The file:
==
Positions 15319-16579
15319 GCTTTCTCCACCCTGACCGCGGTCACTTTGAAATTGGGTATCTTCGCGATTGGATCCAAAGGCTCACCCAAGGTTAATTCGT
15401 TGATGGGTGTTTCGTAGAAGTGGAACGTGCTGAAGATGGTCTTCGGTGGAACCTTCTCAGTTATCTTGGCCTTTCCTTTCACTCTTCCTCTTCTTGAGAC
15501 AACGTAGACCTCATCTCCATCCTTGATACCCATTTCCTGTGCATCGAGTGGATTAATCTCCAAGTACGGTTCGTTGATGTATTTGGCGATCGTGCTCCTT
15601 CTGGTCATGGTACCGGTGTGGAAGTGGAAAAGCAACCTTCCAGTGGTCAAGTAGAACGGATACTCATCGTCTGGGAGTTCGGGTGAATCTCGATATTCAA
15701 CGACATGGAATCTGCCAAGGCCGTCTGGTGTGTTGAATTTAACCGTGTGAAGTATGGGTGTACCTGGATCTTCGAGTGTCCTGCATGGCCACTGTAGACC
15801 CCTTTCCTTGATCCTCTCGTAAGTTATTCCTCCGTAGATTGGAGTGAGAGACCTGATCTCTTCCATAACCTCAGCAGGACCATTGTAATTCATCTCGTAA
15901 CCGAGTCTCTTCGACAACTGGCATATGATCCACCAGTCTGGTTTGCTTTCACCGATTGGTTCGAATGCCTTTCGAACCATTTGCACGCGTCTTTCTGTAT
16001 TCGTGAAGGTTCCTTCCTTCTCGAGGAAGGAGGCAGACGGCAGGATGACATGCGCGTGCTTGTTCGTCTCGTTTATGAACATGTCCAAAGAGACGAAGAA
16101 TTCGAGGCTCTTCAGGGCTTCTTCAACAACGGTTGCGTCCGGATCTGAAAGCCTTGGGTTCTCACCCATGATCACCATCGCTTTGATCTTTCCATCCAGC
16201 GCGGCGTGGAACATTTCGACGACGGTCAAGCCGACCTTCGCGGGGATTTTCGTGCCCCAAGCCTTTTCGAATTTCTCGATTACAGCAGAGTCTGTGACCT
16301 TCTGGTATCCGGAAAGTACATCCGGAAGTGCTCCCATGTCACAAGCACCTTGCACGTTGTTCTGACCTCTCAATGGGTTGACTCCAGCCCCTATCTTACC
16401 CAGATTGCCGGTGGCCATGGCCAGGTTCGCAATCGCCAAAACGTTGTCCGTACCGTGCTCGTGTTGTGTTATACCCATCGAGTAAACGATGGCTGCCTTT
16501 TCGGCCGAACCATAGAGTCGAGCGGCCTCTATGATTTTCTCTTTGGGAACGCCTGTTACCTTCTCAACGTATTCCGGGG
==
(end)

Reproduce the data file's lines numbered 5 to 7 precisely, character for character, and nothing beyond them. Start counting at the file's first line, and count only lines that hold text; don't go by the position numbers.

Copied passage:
15601 CTGGTCATGGTACCGGTGTGGAAGTGGAAAAGCAACCTTCCAGTGGTCAAGTAGAACGGATACTCATCGTCTGGGAGTTCGGGTGAATCTCGATATTCAA
15701 CGACATGGAATCTGCCAAGGCCGTCTGGTGTGTTGAATTTAACCGTGTGAAGTATGGGTGTACCTGGATCTTCGAGTGTCCTGCATGGCCACTGTAGACC
15801 CCTTTCCTTGATCCTCTCGTAAGTTATTCCTCCGTAGATTGGAGTGAGAGACCTGATCTCTTCCATAACCTCAGCAGGACCATTGTAATTCATCTCGTAA